Think your automotive supply-chain management is tough? Does your chairman shoot the product?
Add a new image to the world of automotive high-tech: Robert A. Lutz, chairman and CEO of Exide Corp. and former U.S. Marine aviator, blasting batteries in his back yard.
Exide researchers had claimed their new Orbital lead-acid battery was so robust that it could take a bullet and still work.
Since Exide planned to market the battery to the military, Lutz wanted to make sure the company would not be embarrassed by later tests.
'I shot one at home the other day, just to ensure the military tests would go well. I put one on a tree stump and put two .30-caliber rounds through it,' he said.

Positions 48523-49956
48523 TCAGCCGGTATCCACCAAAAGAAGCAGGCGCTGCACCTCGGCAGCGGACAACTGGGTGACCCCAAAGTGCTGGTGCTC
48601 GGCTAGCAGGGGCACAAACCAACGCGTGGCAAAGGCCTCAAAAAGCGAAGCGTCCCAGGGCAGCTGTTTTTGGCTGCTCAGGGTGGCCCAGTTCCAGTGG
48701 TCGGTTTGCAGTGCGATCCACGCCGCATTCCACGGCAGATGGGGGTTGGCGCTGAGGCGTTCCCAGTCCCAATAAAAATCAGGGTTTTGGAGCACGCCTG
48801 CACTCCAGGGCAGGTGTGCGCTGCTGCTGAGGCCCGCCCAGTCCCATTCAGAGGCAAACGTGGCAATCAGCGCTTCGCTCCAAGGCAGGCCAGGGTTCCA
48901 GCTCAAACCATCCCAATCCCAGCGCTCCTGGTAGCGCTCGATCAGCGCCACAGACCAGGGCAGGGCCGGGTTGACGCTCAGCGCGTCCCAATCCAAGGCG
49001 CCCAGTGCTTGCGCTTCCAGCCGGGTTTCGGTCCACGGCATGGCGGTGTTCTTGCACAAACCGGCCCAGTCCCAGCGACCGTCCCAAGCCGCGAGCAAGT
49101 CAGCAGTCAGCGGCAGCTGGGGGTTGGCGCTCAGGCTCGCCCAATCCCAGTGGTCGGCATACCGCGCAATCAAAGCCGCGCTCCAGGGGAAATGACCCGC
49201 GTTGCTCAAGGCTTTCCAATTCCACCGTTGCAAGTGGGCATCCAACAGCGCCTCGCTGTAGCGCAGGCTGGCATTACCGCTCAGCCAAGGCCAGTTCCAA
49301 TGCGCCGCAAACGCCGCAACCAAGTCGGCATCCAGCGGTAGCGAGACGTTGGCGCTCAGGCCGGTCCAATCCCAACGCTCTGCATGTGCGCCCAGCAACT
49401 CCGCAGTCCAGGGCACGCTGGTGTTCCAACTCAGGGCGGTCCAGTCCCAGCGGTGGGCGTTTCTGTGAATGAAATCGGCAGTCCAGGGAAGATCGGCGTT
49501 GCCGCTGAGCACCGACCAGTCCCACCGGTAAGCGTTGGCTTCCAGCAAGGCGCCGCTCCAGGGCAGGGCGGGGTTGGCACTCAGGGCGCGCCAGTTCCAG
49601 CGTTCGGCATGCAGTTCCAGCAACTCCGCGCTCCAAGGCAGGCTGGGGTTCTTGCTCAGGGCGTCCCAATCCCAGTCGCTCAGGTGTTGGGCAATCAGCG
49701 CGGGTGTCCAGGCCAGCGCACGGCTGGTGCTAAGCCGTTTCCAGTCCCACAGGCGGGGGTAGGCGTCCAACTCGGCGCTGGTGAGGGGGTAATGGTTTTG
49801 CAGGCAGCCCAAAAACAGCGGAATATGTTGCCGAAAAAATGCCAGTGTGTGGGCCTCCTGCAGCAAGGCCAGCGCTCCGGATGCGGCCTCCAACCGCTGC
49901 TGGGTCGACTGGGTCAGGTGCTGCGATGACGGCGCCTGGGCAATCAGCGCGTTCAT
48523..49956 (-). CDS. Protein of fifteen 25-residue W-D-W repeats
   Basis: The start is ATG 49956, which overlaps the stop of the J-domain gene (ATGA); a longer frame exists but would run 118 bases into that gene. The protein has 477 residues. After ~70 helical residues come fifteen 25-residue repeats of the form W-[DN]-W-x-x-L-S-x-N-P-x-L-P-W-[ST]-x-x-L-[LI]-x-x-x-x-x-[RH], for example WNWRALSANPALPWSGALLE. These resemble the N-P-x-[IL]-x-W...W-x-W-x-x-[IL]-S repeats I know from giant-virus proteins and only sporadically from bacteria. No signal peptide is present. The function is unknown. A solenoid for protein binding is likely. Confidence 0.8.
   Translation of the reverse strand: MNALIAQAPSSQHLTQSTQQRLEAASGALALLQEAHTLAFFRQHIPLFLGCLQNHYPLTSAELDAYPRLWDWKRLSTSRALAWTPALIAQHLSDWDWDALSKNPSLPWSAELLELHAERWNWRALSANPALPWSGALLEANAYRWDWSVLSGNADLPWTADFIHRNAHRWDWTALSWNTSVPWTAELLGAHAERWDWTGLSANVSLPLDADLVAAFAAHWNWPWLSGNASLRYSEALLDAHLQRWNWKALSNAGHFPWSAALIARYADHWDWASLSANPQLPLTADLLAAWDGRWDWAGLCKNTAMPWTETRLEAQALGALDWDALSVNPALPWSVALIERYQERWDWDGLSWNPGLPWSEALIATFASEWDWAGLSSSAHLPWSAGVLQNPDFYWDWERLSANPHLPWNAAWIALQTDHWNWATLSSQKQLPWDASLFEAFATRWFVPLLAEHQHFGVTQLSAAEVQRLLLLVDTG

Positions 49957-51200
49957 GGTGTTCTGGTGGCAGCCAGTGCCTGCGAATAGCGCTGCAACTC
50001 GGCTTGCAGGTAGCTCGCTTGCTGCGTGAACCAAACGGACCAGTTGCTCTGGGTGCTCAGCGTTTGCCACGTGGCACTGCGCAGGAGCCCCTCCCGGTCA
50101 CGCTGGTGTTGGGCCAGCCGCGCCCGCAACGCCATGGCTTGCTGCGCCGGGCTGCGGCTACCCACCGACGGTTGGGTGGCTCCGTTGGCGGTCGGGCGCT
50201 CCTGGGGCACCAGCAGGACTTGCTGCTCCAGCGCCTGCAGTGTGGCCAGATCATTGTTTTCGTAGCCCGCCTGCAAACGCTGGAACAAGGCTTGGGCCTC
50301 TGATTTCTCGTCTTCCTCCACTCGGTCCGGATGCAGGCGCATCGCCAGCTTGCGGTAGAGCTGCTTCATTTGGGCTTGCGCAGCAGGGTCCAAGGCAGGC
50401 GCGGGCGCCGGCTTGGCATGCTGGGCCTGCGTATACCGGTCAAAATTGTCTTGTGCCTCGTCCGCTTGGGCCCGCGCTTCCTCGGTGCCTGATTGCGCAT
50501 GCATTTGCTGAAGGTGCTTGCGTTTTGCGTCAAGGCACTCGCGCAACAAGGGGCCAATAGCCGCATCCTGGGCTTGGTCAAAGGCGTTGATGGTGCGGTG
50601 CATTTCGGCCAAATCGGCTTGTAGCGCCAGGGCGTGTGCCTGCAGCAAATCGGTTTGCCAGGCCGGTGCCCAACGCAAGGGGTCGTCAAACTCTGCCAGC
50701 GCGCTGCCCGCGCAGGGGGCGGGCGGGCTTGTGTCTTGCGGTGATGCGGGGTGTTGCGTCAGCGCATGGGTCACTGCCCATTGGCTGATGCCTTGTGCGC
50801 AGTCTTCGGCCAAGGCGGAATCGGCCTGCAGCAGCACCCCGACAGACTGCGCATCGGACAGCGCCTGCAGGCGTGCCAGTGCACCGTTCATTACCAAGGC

The battery, containing lead-acid cells that could form the basic power supply for new 42-volt power systems (see Page 14), took the hit gracefully.
'At first, I thought I'd missed,' Lutz said. 'I put the thing in my old Jeep Wagoneer, and it started the car for the next two weeks.'
Most bullet-ridden batteries would leak their liquid acid electrolyte and stop working.
But the Orbital battery contains individual two-volt cells that use an acid paste as the electrolyte. The cylinder-shaped cells are first formed as flat layers and then are rolled up 'just like a jelly roll,' Lutz said.